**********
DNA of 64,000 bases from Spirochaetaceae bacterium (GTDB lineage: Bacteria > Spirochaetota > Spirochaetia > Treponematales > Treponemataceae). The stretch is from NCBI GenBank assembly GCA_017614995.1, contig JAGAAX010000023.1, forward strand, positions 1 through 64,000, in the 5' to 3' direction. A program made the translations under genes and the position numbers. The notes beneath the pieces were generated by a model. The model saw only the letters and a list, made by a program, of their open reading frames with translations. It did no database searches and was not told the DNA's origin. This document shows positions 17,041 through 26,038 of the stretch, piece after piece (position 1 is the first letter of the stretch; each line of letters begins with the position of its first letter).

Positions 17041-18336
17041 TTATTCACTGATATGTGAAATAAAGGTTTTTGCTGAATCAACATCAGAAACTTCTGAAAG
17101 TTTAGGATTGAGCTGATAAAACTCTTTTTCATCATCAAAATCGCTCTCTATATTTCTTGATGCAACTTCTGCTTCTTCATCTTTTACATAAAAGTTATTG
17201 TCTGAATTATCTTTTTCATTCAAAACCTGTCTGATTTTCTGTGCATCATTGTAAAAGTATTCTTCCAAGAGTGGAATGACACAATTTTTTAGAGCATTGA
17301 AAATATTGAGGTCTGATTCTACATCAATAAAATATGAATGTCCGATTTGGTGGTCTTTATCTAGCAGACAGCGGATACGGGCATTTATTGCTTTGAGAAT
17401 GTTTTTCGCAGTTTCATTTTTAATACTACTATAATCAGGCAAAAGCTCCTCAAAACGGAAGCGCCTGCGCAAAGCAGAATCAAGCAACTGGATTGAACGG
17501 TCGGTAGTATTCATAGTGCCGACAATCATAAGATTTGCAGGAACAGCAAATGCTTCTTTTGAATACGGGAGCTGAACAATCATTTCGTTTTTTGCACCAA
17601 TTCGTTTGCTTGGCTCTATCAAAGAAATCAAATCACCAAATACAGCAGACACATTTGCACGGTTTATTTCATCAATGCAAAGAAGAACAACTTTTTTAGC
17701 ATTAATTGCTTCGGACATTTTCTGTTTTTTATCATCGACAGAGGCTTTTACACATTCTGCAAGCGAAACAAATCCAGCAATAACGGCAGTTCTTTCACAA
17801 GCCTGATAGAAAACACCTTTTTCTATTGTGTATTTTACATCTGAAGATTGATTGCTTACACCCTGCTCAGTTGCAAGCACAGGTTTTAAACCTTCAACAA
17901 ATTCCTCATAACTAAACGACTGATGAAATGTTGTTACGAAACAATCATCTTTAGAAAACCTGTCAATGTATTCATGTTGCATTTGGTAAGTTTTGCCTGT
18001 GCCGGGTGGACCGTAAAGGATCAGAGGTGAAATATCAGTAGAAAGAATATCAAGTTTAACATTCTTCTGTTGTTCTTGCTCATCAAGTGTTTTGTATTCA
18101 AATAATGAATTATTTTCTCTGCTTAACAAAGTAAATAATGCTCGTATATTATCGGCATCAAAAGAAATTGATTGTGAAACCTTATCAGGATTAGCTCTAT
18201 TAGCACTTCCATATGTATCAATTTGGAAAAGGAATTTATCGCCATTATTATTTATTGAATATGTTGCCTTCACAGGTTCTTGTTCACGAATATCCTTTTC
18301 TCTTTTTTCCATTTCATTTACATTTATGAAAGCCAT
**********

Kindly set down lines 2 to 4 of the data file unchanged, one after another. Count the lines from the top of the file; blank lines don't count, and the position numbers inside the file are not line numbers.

Positions 17041-18336
17041 TTATTCACTGATATGTGAAATAAAGGTTTTTGCTGAATCAACATCAGAAACTTCTGAAAG
17101 TTTAGGATTGAGCTGATAAAACTCTTTTTCATCATCAAAATCGCTCTCTATATTTCTTGATGCAACTTCTGCTTCTTCATCTTTTACATAAAAGTTATTG